• WBS climbs to second in the UK for Business, Management and Marketing
  • The Times also rates the school third in the country for Accounting & Finance
  • The Good University Guide cites response to pandemic as a key reason
  • It follows WBS topping the Russell Group for NSS scores in business studies

The University of Warwick has been named the University of the Year for Teaching Quality and runner-up for University of the Year by The Times and Sunday Times Good University Guide 2022.

Among the subject rankings Warwick Business School has risen to second in the UK for Business, Management and Marketing, which includes BSc International Management and BSc Management. While it has been ranked third in the country for Accounting & Finance that covers BSc Accounting & Finance.

The Good University Guide, which places the University of Warwick eighth in the UK overall, cites the University’s success in the 2021 National Student Survey (NSS) and its response to the COVID-19 pandemic as key reasons for its achievements in this year’s awards.

Andy Lockett, Dean and Professor of Strategy & Entrepreneurship, said: “This is a superb result for the University and for Warwick Business School, especially after the challenging circumstances of the last year.

“It is a further endorsement of how well our staff and students have adapted to teaching and learning during the pandemic. Our staff have worked tirelessly to rapidly re-work modules for the online sphere with our bespoke mywbs platform, which has powered our world number one Distance Learning MBA, being quickly updated to cope with the surge in usage from across our portfolio.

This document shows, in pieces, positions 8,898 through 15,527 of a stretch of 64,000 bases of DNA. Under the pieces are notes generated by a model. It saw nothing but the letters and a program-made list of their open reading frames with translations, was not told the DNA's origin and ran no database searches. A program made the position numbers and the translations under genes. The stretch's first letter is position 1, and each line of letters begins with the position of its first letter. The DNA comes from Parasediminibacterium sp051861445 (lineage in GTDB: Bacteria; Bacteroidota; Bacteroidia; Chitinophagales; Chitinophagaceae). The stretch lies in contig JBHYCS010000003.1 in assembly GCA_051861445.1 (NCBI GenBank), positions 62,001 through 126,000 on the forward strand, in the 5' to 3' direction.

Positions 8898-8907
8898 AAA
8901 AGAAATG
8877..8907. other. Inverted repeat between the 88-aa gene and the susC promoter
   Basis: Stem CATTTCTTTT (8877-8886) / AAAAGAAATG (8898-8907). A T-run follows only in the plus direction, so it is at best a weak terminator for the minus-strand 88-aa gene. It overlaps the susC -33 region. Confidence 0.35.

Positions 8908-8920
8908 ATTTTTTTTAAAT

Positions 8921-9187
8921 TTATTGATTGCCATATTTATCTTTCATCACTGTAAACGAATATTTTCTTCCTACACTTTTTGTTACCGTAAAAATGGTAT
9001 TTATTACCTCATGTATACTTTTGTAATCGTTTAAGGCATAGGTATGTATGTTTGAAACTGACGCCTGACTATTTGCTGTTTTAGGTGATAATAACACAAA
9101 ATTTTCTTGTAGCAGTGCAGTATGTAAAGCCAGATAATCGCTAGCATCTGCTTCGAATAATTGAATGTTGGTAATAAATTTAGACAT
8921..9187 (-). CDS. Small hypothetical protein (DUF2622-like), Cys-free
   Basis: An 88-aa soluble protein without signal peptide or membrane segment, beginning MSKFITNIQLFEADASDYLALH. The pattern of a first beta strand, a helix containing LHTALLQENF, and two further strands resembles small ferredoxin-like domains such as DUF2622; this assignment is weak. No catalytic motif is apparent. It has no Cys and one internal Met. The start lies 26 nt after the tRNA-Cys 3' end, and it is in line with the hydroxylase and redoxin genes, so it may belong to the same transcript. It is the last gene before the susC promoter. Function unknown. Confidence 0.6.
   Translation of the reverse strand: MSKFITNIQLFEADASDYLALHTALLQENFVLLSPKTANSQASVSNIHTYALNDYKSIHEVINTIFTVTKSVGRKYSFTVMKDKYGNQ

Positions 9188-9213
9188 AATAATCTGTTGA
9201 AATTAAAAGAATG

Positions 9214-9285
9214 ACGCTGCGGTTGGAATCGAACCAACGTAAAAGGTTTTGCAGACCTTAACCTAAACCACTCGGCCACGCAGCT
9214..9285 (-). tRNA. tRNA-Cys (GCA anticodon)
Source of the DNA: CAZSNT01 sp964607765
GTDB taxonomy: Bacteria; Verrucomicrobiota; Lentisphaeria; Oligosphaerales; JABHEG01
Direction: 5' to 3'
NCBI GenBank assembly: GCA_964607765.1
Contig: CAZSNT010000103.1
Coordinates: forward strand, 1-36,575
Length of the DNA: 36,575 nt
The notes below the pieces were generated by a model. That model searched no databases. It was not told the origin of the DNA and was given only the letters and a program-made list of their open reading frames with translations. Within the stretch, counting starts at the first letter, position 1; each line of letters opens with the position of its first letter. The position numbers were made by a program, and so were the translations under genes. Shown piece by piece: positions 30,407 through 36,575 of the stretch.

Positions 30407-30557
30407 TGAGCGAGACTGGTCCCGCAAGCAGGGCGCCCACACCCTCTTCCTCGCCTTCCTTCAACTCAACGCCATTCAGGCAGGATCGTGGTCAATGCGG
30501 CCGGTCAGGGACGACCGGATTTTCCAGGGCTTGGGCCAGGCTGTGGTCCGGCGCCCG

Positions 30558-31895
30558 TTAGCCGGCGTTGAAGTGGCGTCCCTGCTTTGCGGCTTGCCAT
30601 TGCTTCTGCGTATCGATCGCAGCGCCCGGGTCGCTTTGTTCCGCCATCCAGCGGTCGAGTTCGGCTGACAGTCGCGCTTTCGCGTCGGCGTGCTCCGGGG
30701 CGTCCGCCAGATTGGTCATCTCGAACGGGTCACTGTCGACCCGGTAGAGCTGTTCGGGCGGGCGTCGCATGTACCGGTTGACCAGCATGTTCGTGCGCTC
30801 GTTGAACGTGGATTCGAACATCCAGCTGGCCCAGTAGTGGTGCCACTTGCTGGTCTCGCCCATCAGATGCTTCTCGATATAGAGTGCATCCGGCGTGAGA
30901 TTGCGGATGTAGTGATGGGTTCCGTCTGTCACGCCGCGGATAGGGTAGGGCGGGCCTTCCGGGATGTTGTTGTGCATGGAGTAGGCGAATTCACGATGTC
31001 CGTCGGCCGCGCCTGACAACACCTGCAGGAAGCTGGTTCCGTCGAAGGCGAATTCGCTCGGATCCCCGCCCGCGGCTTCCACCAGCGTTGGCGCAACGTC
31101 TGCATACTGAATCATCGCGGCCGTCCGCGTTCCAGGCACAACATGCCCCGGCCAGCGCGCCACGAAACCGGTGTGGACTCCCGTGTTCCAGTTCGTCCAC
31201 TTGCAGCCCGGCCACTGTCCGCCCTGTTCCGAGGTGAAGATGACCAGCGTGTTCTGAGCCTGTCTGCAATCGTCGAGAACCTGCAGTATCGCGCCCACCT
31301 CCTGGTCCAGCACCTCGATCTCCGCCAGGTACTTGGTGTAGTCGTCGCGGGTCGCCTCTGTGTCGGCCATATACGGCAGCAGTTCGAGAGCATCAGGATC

“The quality of our teaching has evidently stood up to the test, further underlining our excellent NSS scores where the business school was top for business studies among Russell Group universities as our satisfaction rate increased to 89 per cent.”

In addition to teaching quality WBS and the University have been at the forefront of the UK’s response to the pandemic with the school’s behavioural scientists part of the National Health Service’s (NHS) COVID Behaviour Change Unit and researchers from the School of Life Sciences and the Mathematics Institute acting as members of the UK Government’s Scientific Pandemic Influenza Group on Modelling (SPI-M) sub-committee.

The Warwick community has also played a leading role in Coventry, Warwickshire, and the West Midlands’ response to COVID-19. Warwick Medical School students have worked on the frontline in treating patients and have helped deliver the vaccine roll-out, while Warwick scientists and engineers have produced PPE to support care workers.

University of Warwick Vice Chancellor, Professor Stuart Croft, said: “This tremendous result is down to the tenacity, the integrity, and the sheer hard work of our entire Warwick community - in the face of unprecedented global disruption and difficulty.

“Thank you to our students and staff who have pulled together this year, adapting to new ways of living, working, and learning, while continuing to provide the world-class teaching and research of which we are all so proud.”